The Long Chain

Journey’s End

A little more than seven years ago, our family embarked upon a journey. A journey of exploration and discovery; almost a magical mystery tour! We had around nine months to pack and prepare, although it was only three weeks before departure that we received an inkling of where we might be going. And when we found out where we were going, we were advised not to travel at all. But I’m not usually one to take advice…

The long chain

Our guide on this journey-of-a-lifetime was a little boy. A very special little boy with sun kissed curls, dark eyes and a cheeky smile. He led us in many unexpected directions, often through difficult terrain, always through incredible beauty.

We met many other travellers along the way. With some, we only crossed paths. Others walked alongside us for a short or a very long while, with their own unique and wonderful guides; some like us have come to the end of that journey; many are journeying still. With several, I know we will keep in touch.

We also met the natives of many strange lands: some welcoming, some hostile. Some will remain in our lives long after the journey has faded to a memory. The lands of community paediatrics, genetic testing, physiotherapy, occupational therapy, speech and language therapy, social care, special education, disabled facilities grants, school transport, respite, palliative and end-of-life care.

We learned so much on this journey. More than one new language, for a start: foreign tongues full of medical, legal, and political jargon, and one language that relied not upon words but upon touch, movement, and looking into someone’s eyes.

This journey opened our eyes to our own privilege, to the treatment of minorities in our society, to discrimination, judgement, prejudice and hatred. It showed us where human rights are being trampled on and where our value system is unbelievably far off-track. It taught us that you don’t need steps to be inaccessible; and you don’t need extra funding to be inclusive.

But it also enlightened us to find gifts and talents where we would never have looked before. To new ways of doing things and new ways of seeing. To spot the beauty in sunshine and shadows, in stripy jumpers and jingly bells, in Christmas baubles and rain on a car roof. That you don’t have to be able to ride to enjoy being on a horse, or able to swim to love being in the water.

Our guide taught us to slow down, to stand up for what is right and for those who may not be able to stand up for themselves, to share what is most precious to us, to ask for and accept help, and that camping holidays never go to plan.

On this journey with Benjamin, with my patient, caring husband, and my whirlwind daughters, I learned about heartbreak, fear, strength and persistence. About unconditional love and all-inclusive joy. I learned to make the most of every moment. I learned that sometimes, all you can do is put one foot in front of the other. And I learned to dream.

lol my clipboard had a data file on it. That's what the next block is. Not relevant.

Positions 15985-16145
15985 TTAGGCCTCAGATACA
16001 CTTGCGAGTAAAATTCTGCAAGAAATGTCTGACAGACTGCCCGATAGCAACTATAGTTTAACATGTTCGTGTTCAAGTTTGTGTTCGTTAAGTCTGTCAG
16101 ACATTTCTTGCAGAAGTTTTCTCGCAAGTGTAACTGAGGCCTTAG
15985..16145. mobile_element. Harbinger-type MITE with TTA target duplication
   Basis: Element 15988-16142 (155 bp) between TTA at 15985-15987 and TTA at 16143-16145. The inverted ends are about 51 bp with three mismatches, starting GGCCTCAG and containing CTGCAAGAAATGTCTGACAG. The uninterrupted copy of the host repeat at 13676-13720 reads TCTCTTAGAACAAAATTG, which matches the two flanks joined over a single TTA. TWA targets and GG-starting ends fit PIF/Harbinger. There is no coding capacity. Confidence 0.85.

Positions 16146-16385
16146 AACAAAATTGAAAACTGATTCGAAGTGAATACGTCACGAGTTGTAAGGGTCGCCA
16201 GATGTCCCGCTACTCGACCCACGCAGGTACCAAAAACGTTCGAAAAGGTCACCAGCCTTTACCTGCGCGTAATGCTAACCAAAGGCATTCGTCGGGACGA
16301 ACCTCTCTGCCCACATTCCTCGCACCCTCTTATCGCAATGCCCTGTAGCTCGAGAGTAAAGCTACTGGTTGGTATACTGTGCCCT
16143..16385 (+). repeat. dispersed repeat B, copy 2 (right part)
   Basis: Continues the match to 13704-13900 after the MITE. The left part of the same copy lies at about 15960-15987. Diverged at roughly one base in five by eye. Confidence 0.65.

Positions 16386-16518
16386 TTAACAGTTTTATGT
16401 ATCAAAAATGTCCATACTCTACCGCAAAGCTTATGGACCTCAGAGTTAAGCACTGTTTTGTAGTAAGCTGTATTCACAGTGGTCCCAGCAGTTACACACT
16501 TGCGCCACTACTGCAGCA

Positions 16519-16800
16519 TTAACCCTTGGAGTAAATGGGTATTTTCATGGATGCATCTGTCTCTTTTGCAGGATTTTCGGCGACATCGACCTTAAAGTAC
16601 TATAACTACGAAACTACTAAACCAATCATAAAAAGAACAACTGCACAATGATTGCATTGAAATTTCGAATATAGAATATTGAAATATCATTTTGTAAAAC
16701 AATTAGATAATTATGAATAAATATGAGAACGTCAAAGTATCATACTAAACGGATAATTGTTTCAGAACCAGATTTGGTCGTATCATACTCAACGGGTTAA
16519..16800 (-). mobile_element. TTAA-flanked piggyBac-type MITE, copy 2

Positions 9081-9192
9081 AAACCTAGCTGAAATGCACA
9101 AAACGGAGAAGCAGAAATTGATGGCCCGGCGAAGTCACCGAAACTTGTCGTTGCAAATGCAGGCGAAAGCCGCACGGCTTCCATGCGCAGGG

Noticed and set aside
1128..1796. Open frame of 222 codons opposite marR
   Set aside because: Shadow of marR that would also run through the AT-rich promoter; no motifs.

We learnt most, perhaps, during the last few miles: how to keep going when hope is faint. How to lean on one another. How to say goodbye with no regrets; that it is not wrong to laugh in the midst of grief. How to trust in the soul when you don’t know if you still believe in God, and how to have faith that the stars are out there even when the haar blots everything from sight.

We started our journey as a family of three, and return now as a four, although we are really, and will always be, five. We started in the big city and return to a town that is to us that all-important village.

Our guide is on a different journey now, but we know he is watching his old tour group from afar, and sometimes we may catch glimpses of him in the dappled sunlight, in a child’s balloon, in a flash of orange in the darkness.

The end of any journey is a time of transition and anti-climax. Back where we started with a bump: I don’t have anyone to keep alive anymore. I don’t have a legitimate claim to campaign anymore. I don’t even have a to-do list! No longer constrained by a disabling world, we can go anywhere, do anything, be spontaneous, or lie in bed all day. It feels strange, unreal, like jetlag—except this we can’t sleep off.

But we are not really back where we started, for the journey has changed us through and through. In time we will take what we have learned into our new lives, and they will be richer for it.

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